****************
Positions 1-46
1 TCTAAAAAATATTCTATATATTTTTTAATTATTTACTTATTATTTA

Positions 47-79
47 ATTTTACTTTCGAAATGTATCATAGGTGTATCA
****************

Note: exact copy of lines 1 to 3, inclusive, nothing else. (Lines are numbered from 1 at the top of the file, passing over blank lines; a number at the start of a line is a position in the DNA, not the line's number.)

Positions 1-46
1 TCTAAAAAATATTCTATATATTTTTTAATTATTTACTTATTATTTA

Positions 47-79